Mail Sorting Machines Removed From USPS Processing Center Won't Be Returned

Two mail sorting machines have been removed from a United States Postal Service (USPS) processing center in Maine—and won't be coming back, according to officials.

President Donald Trump's Postmaster General Louis DeJoy made assurances on Tuesday that the USPS would suspend operational changes until after the presidential election in November.

That pledge only came after a national outcry amid widespread mail disruptions that led to critics warning that Trump is attempting to undermine the USPS while railing against mail-in ballots as unprecedented numbers of Americans are set to eschew voting in person due to the COVID-19 pandemic.

But before DeJoy's comments, two of the 10 mail sorting machines at the USPS' Southern Maine Processing and Distribution Center in Scarborough were removed, the Portland Press Herald reported.

Mark Seitz, the president of the National Association of Letter Carriers Local 92, told the newspaper that one of the machines was dismantled completely while the other was sent to the processing center in Hampden.

He noted that while DeJoy has vowed that all changes to the postal service have been put on pause going forward, nothing will be done about changes that have already been made.

"The damage is done," Seitz told the Press Herald. "Those machines aren't coming back."

The union has been contacted for additional comment.

There is no rational explanation that any mail sorting machines would be secretly thrown in the trash. On the heels of Pres. Trump's assertion that he was deliberately blocking support to USPS, this report raises further question the admin's attempts to destabilize our elections. https://t.co/yBNTKpCMg1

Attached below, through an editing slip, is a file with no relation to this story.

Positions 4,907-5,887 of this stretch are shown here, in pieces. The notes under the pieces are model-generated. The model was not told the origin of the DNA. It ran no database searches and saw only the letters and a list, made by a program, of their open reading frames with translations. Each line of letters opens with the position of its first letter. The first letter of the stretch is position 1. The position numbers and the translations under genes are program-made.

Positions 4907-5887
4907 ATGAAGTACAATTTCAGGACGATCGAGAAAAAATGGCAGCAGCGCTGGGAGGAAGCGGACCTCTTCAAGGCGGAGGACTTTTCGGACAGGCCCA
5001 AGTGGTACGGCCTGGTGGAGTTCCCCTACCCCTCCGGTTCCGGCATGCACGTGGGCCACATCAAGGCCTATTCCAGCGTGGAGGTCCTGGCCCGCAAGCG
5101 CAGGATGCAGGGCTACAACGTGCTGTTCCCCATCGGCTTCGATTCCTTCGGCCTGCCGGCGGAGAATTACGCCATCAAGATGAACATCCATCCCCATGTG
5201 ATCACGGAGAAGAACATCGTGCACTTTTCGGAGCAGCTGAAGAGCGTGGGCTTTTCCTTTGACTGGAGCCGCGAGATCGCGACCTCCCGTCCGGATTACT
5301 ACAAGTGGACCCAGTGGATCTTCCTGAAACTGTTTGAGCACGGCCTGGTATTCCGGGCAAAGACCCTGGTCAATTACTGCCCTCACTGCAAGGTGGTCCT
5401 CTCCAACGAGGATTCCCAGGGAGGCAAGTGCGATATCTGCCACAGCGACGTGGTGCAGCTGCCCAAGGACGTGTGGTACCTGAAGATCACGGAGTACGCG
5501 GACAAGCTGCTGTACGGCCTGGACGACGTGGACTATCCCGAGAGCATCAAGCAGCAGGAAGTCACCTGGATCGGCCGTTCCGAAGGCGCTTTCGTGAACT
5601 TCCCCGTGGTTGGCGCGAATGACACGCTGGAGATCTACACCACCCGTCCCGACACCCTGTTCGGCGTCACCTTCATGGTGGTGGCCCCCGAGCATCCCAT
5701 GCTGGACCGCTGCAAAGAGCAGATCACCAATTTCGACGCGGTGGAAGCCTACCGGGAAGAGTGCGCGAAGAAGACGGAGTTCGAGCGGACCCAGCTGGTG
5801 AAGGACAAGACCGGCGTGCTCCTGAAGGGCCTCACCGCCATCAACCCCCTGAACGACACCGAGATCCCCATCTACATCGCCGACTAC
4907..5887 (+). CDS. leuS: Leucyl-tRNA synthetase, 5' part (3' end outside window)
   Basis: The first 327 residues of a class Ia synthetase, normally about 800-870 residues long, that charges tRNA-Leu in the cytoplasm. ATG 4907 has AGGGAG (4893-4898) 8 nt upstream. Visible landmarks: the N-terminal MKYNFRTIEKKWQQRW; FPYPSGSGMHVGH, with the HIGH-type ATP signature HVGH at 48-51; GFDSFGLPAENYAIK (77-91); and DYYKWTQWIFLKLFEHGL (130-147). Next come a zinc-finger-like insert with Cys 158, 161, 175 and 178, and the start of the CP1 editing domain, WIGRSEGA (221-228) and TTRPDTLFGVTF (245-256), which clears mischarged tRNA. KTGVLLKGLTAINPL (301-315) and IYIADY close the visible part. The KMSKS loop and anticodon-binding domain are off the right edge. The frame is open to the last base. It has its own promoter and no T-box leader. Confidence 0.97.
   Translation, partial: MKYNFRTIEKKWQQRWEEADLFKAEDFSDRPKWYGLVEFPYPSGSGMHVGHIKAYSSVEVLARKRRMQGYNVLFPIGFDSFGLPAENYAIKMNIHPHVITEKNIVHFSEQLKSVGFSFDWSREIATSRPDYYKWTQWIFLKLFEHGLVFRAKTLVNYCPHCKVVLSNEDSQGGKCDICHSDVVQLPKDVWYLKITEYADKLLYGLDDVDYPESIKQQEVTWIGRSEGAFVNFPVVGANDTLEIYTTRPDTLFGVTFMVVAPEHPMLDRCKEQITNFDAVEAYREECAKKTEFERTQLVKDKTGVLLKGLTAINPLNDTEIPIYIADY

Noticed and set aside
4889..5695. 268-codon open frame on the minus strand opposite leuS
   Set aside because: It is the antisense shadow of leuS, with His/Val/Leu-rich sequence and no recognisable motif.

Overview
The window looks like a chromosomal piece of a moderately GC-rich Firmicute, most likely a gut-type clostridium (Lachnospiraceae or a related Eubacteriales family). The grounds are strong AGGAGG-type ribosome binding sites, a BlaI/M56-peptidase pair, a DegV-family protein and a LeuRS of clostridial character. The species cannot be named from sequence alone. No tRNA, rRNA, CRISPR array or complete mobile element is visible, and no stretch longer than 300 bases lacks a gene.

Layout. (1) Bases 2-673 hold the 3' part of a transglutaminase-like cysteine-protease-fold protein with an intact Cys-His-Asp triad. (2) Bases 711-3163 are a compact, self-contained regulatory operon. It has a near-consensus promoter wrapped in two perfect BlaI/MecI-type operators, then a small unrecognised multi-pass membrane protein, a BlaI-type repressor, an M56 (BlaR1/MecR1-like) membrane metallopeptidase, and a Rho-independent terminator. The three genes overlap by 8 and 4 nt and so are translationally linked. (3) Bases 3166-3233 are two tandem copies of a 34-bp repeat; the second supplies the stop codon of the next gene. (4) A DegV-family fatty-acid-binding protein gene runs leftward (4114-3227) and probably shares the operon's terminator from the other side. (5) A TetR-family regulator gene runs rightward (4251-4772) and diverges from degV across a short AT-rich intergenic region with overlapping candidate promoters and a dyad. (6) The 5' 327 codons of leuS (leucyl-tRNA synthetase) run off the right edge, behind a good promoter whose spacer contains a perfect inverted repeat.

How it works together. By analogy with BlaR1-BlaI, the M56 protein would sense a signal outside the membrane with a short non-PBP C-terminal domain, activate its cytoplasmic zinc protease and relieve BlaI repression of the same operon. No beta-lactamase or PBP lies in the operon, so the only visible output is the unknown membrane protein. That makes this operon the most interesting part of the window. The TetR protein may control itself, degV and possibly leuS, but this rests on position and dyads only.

— Congresswoman Chellie Pingree (@chelliepingree) August 19, 2020

Democratic Maine Rep. Chellie Pingree said the removal of the machines raises more questions about the Trump administration's efforts to hinder voting by mail.

"There is no rational explanation that any mail sorting machines would be secretly thrown in the trash," Pingree said on Twitter. "On the heels of Pres. Trump's assertion that he was deliberately blocking support to USPS, this report raises further question [sic] the admin's attempts to destabilize our elections."

She also called for DeJoy's resignation. "Mainers rely on their mail delivery for packages, medicines, & their ballots so attacks on @USPS endanger democracy & peoples' lives," she wrote. "Any changes slowing mail delivery must be reversed & the architect of these changes, Postmaster DeJoy, must resign now!"

House Speaker Nancy Pelosi confirmed in a statement on Wednesday that DeJoy, a top Trump donor who was appointed to the role in May, had no intention of restoring sorting machines or blue mailboxes that have already been removed.

Pelosi said she told DeJoy in a phone call that his decision for a temporary pause was "wholly insufficient and does not reverse damage already wreaked."

She said: "The Postmaster General frankly admitted that he had no intention of replacing the sorting machines, blue mailboxes and other key mail infrastructure that have been removed and that plans for adequate overtime, which is critical for the timely delivery of mail, are not in the works.

"All of these changes directly jeopardize the election and disproportionately threaten to disenfranchise voters in communities of color. At the same time, we are highly concerned that the slowdown of the delivery of medicines to veterans is not being sufficiently addressed."

Pelosi cut short a summer recess to call the House back into session over the USPS crisis, with a vote expected on Saturday on legislation that would prohibit service changes and include $25 billion in funding. DeJoy is set to testify before the Senate on Friday.

The USPS has been contacted for comment.

Mail sorting
An election worker handles vote-by-mail ballots coming out of a sorting machine for the presidential primary at King County Elections in Renton, Washington on March 10, 2020. Jason Redmond/AFP via Getty Images